As the world’s leaders prepare to meet in Rio at the United Nations Conference on Sustainable Development this week, closer to home there are several events looking at specific ways to address the issue of how to meet our energy needs without causing irreparable damage to the planet.
Advocates of biomass believe the raw material is suitable as a replacement for fossil fuels, but it is not sufficient for all applications and ranks in priority after food and feed.
These and other issues will be discussed at The European Biomass Conference and Exhibition thatkicks off today in Milan.
The week-long conference is billed as the world’s leading science-to-science, business-to-business and science-to-industry events for the biomass sector.
Day one sees the launch of the first World Forum on Fuel, Food and the Environment: The Bioenergy Challenge.
The organisers say the main purpose of the World Forum is to stimulate open discussion from all stakeholders on the future of bioenergy and biofuels, and specifically, how policy makers can steer a sustainable course through the many complex issues within the biofuel debate.
Issues to be debated by experts include: steps towards worldwide governance of biofuels; factors effecting the impact of biofuel production on food, environment and green house gas emissions; and regulatory approaches to reduce Indirect Land Use Changes effects on the environment.
Renewable, decentralised energy and the export opportunities it presents for UK companies is on the agenda at an event taking place tomorrow in Germany.
Decentralised Energy Solutions in Great Britain and Germany (Renewable Energy) has been organized by UKTI Germany, which says the event is a unique networking opportunity for British manufacturers of small and microgeneration technologies interested in the German market.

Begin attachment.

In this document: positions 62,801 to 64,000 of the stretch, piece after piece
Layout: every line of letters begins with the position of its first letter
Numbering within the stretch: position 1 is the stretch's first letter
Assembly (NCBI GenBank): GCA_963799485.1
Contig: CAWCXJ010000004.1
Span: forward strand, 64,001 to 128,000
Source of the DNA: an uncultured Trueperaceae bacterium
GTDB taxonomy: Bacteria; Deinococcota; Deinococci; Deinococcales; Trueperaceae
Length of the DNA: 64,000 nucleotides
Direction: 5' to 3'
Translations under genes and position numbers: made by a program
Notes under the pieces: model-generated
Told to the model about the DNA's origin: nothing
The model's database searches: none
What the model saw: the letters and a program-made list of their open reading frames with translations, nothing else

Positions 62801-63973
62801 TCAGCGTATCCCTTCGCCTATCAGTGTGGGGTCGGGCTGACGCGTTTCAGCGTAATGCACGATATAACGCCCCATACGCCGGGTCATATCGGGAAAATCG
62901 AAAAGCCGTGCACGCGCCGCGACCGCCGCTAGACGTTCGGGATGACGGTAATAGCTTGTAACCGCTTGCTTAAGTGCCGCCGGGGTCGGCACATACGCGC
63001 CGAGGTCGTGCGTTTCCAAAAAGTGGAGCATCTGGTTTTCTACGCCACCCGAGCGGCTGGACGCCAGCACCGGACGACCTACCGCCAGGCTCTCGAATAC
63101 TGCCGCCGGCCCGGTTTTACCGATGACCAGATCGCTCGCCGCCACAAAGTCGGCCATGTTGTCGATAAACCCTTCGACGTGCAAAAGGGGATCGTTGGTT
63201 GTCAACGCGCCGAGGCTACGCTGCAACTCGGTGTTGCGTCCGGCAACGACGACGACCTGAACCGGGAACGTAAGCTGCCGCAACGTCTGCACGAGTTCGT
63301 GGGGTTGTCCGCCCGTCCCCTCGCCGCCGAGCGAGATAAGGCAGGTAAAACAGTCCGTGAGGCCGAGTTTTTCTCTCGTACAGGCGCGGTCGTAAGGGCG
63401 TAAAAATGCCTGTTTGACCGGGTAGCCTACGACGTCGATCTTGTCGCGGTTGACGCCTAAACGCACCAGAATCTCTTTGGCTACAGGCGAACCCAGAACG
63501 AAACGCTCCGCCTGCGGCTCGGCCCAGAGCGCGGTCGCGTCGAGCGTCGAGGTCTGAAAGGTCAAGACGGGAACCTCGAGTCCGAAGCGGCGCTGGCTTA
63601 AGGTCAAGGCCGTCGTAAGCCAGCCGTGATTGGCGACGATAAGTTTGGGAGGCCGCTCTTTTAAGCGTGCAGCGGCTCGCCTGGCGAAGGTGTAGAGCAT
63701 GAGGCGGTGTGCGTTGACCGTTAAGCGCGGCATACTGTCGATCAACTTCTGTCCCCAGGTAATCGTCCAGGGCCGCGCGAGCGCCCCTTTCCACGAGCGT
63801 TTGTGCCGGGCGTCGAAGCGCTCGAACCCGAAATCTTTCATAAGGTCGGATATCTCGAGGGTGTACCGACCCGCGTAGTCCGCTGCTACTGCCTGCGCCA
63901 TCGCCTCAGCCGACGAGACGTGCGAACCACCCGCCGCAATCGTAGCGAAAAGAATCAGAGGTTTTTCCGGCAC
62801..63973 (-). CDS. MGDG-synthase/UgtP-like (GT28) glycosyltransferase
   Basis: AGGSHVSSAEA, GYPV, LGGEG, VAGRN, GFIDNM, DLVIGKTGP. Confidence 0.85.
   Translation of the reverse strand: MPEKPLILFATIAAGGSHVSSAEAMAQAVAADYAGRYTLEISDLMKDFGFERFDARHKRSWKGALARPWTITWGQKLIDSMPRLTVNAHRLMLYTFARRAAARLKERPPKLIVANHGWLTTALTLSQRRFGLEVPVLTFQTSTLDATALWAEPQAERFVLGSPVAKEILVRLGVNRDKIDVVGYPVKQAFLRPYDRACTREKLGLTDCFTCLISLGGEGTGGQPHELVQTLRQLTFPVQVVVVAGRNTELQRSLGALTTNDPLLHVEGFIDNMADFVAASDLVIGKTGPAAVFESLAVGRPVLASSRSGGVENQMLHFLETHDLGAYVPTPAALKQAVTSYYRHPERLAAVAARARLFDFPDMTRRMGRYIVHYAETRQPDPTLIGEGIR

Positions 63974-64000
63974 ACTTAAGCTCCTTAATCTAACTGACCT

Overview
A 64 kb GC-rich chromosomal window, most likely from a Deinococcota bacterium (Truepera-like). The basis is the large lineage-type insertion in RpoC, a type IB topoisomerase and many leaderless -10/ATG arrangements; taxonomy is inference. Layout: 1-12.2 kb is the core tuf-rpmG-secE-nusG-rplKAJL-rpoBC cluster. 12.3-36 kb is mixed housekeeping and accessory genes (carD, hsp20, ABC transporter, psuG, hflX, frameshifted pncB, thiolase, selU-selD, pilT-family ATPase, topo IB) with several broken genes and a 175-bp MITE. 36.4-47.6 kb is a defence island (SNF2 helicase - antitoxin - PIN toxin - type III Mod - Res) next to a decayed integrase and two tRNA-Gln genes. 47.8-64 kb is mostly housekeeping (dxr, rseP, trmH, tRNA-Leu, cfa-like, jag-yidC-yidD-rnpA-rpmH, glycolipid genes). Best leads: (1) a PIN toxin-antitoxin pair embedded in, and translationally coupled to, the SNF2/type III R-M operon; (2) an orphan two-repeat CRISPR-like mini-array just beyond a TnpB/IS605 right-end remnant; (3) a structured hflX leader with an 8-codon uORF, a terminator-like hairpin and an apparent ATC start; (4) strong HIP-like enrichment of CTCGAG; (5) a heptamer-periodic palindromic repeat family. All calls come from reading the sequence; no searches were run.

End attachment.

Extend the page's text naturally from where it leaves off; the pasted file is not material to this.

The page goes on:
The UK and Germany have set ambitious emissions targets but both need to ensure a secure, stable and affordable energy supply. Decentralised generation solutions could play an important role on the road to achieving this goal.
Delegates will convene in Düsseldorf to look at PV, solar thermal, ground and air source heat pumps, wind turbines and hydro, and their respective roles in a decentralised energy system.
The workshop will explore these by looking at British and German frameworks and incentive schemes to support small and micro-generation technologies as well as market entry strategies.
Meanwhile in the UK itself, the Geological Society of London is holding a discussion on shale gas fracking. Research published earlier this year showed that there was a minimal probability that hydraulic fracturing for shale gas would contaminate shallow aquifers.
The paper’s lead author, Prof Richard Davies from Durham University, will speak as part of an public briefing where policy makers, industry representatives, scientists and the public can discuss the potential for shale gas as a UK resource and its safe extraction.
North of the border, Aberdeen is set to host Innovate with Aberdeen – A Funding Guide tomorrow, where Scottish technology companies are expected to gather to learn about access European funding.
Hosted by Aberdeen University and Scotland Europa, the event will see representatives from Scottish SMEs take part in round-table discussions on a range of funding-related themes including European funding, knowledge transfer partnerships and innovation vouchers.
Finally, the rumble of heavy army land systems will be heard around Millbrook in Bedfordshire this week as companies gather to show off their military hardware.
Taking place on the 20 and 21st, the organisers of DVD2012 say the event brings together the acquisition and support community with military stakeholders and industry organisations for two days of informal discussion, briefings, demonstrations and displays.